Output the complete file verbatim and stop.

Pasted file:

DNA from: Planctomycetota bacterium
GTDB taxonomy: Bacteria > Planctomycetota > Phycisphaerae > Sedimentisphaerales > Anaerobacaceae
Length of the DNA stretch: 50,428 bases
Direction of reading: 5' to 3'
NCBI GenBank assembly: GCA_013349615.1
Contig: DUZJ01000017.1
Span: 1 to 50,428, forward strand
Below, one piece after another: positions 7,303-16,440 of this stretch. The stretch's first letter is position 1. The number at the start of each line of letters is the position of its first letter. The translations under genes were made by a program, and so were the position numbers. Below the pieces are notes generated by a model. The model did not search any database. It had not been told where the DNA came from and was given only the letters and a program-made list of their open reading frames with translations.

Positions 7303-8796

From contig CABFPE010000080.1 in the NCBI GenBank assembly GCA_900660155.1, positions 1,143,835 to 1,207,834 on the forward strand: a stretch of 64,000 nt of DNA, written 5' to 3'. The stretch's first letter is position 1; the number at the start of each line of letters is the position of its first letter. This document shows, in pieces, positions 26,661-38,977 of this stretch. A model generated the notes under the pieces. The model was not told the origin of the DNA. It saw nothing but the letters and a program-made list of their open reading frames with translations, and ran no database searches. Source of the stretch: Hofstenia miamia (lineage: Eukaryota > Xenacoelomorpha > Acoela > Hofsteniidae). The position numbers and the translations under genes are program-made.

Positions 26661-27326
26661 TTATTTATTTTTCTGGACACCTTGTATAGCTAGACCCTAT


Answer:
DNA from: Planctomycetota bacterium
GTDB taxonomy: Bacteria > Planctomycetota > Phycisphaerae > Sedimentisphaerales > Anaerobacaceae
Length of the DNA stretch: 50,428 bases
Direction of reading: 5' to 3'
NCBI GenBank assembly: GCA_013349615.1
Contig: DUZJ01000017.1
Span: 1 to 50,428, forward strand
Below, one piece after another: positions 7,303-16,440 of this stretch. The stretch's first letter is position 1. The number at the start of each line of letters is the position of its first letter. The translations under genes were made by a program, and so were the position numbers. Below the pieces are notes generated by a model. The model did not search any database. It had not been told where the DNA came from and was given only the letters and a program-made list of their open reading frames with translations.

Positions 7303-8796

From contig CABFPE010000080.1 in the NCBI GenBank assembly GCA_900660155.1, positions 1,143,835 to 1,207,834 on the forward strand: a stretch of 64,000 nt of DNA, written 5' to 3'. The stretch's first letter is position 1; the number at the start of each line of letters is the position of its first letter. This document shows, in pieces, positions 26,661-38,977 of this stretch. A model generated the notes under the pieces. The model was not told the origin of the DNA. It saw nothing but the letters and a program-made list of their open reading frames with translations, and ran no database searches. Source of the stretch: Hofstenia miamia (lineage: Eukaryota > Xenacoelomorpha > Acoela > Hofsteniidae). The position numbers and the translations under genes are program-made.

Positions 26661-27326
26661 TTATTTATTTTTCTGGACACCTTGTATAGCTAGACCCTAT